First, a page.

Why You Haven't Heard From David Tennant In A While

Back before every actor desperately hoped for their own superhero franchise, professional entertainers with organic connections to so-called "nerd culture" felt unique. Scotsman David Tennant clearly fits that definition, having first achieved worldwide fame as the Tenth Doctor on the quintessential BBC sci-fi series Doctor Who. Tennant played the Doctor from 2005 until the beginning of 2010, bringing memorable verve and a truckload of new fans to the beloved property. His nerd cred didn't end there: Marvel fans may also recognize him as Kilgrave from the critically-acclaimed Netflix series, Jessica Jones.

But calling Tennant a "nerd icon" actually sells him a wee bit short. For instance, did you know he's been quite successful in the Shakespearean realm? Are you familiar with his celebrated roles in crime dramas and cartoons? And that's just for starters: David Tennant is a prolific son of gun. If you're unaware of these multitudinous accomplishments, we have a few guesses why that might be the case — and we're here to share.

You watch Doctor Who exclusively

Don't get us wrong, we're not here to judge. In fact, if the only TV show you regularly watch or pay attention to is Doctor Who, you might be doing something right. Launched in 1963, the ongoing adventures of the time and space-traveling do-gooder known as the Doctor remains an intensely influential sci-fi institution. In part, this is by virtue of having existed for so long. If a person feels like watching Doctor Who and absolutely nothing else, that person could certainly manage that without boredom ever presenting itself as a major problem. Tennant's three seasons alone could tide one over for a while. 

The Tenth Doctor appears in at least two of the best Doctor Who episodes of all time: "Blink" and "The Girl In The Fireplace." His run didn't just wow fans — it reinvigorated Doctor Who as a whole. So if this is still what you know Tennant best for, well, you've got taste. But if it is, in fact, your preference to watch nothing except Doctor Who, it explains why you haven't heard from the man in a while, as he hasn't regularly been on that show since President Obama's first term.

You refuse to consume Doctor Who in audio form

We should clarify that when we say David Tennant does not appear regularly on Doctor Who, we're referring to the BBC television program. But while his time as a physical presence on the TARDIS ended in 2010, his time as the Doctor continues to this day. The Tenth Doctor joins forces with Tom Baker's indispensable Fourth Doctor, with their original actors voicing both characters, in the audio drama Out Of Time, announced by Big Finish in May 2020.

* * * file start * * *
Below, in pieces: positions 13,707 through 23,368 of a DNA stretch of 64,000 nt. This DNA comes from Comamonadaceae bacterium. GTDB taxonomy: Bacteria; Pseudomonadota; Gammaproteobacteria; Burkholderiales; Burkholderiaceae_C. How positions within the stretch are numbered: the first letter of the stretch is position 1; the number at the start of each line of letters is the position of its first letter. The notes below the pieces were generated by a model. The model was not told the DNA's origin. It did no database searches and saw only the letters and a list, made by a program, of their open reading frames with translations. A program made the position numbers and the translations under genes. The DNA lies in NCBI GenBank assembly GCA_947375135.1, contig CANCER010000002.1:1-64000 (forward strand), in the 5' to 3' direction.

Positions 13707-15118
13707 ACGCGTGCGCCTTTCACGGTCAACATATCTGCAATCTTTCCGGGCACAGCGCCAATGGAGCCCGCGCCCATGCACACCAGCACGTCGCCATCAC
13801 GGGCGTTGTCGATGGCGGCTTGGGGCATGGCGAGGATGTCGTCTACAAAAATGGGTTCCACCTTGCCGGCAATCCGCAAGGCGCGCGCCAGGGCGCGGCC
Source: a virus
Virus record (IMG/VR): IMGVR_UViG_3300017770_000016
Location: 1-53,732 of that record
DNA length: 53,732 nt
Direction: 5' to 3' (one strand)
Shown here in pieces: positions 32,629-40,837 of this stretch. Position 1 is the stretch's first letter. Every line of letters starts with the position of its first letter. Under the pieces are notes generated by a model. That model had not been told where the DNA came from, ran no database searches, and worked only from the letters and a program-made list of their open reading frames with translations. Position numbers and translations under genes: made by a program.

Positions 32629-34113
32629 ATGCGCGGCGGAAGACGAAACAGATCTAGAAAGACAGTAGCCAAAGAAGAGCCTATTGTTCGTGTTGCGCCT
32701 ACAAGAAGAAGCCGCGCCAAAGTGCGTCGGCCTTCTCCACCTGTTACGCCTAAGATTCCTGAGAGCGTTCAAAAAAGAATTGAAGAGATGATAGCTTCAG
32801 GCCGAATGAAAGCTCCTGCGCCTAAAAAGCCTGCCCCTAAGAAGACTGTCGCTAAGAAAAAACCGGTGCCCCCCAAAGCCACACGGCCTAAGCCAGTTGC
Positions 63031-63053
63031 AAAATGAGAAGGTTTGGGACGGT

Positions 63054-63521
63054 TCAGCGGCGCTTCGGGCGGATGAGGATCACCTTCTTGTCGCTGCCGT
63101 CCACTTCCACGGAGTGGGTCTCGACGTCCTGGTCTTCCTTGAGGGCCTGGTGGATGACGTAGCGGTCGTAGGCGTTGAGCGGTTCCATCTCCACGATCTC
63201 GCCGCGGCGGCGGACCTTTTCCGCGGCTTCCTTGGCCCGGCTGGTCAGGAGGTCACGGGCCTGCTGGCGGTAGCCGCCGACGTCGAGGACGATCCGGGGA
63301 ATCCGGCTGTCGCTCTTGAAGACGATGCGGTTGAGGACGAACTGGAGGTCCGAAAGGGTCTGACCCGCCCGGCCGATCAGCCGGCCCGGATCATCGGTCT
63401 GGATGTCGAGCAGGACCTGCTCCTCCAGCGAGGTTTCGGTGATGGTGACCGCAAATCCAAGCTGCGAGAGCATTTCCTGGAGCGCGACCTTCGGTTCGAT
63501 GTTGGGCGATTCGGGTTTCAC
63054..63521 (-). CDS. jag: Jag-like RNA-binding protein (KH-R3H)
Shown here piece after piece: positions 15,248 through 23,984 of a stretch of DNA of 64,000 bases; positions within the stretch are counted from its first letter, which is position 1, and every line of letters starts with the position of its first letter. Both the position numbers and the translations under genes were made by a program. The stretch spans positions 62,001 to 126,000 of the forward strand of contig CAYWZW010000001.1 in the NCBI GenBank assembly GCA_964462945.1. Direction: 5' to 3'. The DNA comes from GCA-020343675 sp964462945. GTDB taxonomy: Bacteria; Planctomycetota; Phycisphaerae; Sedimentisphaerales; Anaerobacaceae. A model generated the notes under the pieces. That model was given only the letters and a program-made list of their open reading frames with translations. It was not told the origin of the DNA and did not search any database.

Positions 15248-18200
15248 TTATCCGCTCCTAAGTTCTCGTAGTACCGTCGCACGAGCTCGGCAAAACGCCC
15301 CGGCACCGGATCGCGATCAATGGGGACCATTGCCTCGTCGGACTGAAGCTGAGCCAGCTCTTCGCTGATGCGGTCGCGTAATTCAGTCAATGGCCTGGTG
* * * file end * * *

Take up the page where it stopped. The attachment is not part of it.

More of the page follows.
This is enormously exciting for fans: The Fourth Doctor, who Baker portrayed from 1974 to 1981, still stands as one of the most widely-recognized versions of the character. But this production is actually not all that out of the ordinary for Tennant, who records Doctor Who audio dramas all the time.

In fact, it just so happens that Doctor Who-related projects only comprise a fraction of Tennant's extensive audio drama and audio book oeuvre. His participation in audio Who actually dates back to before Christopher Eccleston rebooted the role in 2005: Tennant played a non-leading part in 2001's Doctor Who: Colditz, a story involving Nazis who somehow gain access to the TARDIS at the conclusion of World War II. We sure hope the Seventh Doctor put a stop to that highly distressing scenario.

Doctor Who: The Edge of Reality isn't out yet

Doctor Who has not yet produced a video game with the sort of crossover success projects like 1997's GoldenEye 007 or numerous open-worlders starring Spider-Man have achieved. But just like James Bond, Marvel Comics, and other major franchises with similar longevity, Doctor Who has been churning out video games for pretty much as long as video games have existed. 

This brings us to Doctor Who: The Edge of Reality. The game's official website describes Edge of Reality as a "reimagining" of 2019's Doctor Who: The Edge of Time, a VR Who jam for console and PC. Whereas Edge of Time features the Thirteenth Doctor played by Jodie Whittaker, Reality includes her and  you guessed it  David Tennant as the Tenth Doctor. 

According to the game's official website, Edge of Reality will see the Doctors address a threat to all of reality  a threat that takes reality all the way to the edge, you might say. It pits the player against Daleks, Weeping Angels, Cybermen, and various lesser-known but equally-deadly intergalactic baddies. 

 As far as Tennant goes, it's basically a continuation of his already extensive catalogue of Who-related voiceover work. But the jump from audio books to games is significant for his fans — you can't play an audio book, after all. Edge of Reality is a worthwhile endeavor with a bonus Doctor in tow. What's not to love?

You don't know about his podcast

Everybody's got a podcast these days, right? "Everybody" naturally includes David Tennant. Therefore, David Tennant Does A Podcast With... exists for the world's listening pleasure.   

This series of hour-long conversations with Tennant's fellow famous people is a delightful project for Tennant fans of all stripes. Notable guests include US politician and activist Stacey Abrams, author Neil Gaiman, actress Elisabeth Moss, former Doctor Who star Billie Piper, plus a whole bunch of others.